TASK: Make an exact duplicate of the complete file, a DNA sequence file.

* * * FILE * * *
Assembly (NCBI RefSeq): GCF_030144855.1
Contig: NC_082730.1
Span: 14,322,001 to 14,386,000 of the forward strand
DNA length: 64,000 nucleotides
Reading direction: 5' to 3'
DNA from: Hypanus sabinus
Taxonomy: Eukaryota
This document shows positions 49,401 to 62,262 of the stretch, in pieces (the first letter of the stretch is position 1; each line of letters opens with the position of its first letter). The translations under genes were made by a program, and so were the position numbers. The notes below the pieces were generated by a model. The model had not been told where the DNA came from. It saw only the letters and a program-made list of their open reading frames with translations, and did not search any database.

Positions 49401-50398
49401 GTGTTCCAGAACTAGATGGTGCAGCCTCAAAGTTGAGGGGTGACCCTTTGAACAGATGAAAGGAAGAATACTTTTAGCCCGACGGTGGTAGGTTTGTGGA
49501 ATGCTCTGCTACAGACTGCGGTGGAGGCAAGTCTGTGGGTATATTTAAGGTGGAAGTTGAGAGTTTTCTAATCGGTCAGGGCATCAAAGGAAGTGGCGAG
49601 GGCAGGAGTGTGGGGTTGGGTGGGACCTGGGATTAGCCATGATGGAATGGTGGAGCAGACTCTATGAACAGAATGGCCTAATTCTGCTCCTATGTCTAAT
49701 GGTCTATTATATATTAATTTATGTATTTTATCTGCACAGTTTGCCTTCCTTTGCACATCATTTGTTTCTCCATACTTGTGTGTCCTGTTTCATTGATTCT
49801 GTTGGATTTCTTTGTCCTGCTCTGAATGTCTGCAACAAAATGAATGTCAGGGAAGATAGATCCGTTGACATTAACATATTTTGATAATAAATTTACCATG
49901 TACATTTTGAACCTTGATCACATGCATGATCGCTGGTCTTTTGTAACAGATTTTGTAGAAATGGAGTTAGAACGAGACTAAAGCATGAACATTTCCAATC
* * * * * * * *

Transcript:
Assembly (NCBI RefSeq): GCF_030144855.1
Contig: NC_082730.1
Span: 14,322,001 to 14,386,000 of the forward strand
DNA length: 64,000 nucleotides
Reading direction: 5' to 3'
DNA from: Hypanus sabinus
Taxonomy: Eukaryota
This document shows positions 49,401 to 62,262 of the stretch, in pieces (the first letter of the stretch is position 1; each line of letters opens with the position of its first letter). The translations under genes were made by a program, and so were the position numbers. The notes below the pieces were generated by a model. The model had not been told where the DNA came from. It saw only the letters and a program-made list of their open reading frames with translations, and did not search any database.

Positions 49401-50398
49401 GTGTTCCAGAACTAGATGGTGCAGCCTCAAAGTTGAGGGGTGACCCTTTGAACAGATGAAAGGAAGAATACTTTTAGCCCGACGGTGGTAGGTTTGTGGA
49501 ATGCTCTGCTACAGACTGCGGTGGAGGCAAGTCTGTGGGTATATTTAAGGTGGAAGTTGAGAGTTTTCTAATCGGTCAGGGCATCAAAGGAAGTGGCGAG
49601 GGCAGGAGTGTGGGGTTGGGTGGGACCTGGGATTAGCCATGATGGAATGGTGGAGCAGACTCTATGAACAGAATGGCCTAATTCTGCTCCTATGTCTAAT
49701 GGTCTATTATATATTAATTTATGTATTTTATCTGCACAGTTTGCCTTCCTTTGCACATCATTTGTTTCTCCATACTTGTGTGTCCTGTTTCATTGATTCT
49801 GTTGGATTTCTTTGTCCTGCTCTGAATGTCTGCAACAAAATGAATGTCAGGGAAGATAGATCCGTTGACATTAACATATTTTGATAATAAATTTACCATG
49901 TACATTTTGAACCTTGATCACATGCATGATCGCTGGTCTTTTGTAACAGATTTTGTAGAAATGGAGTTAGAACGAGACTAAAGCATGAACATTTCCAATC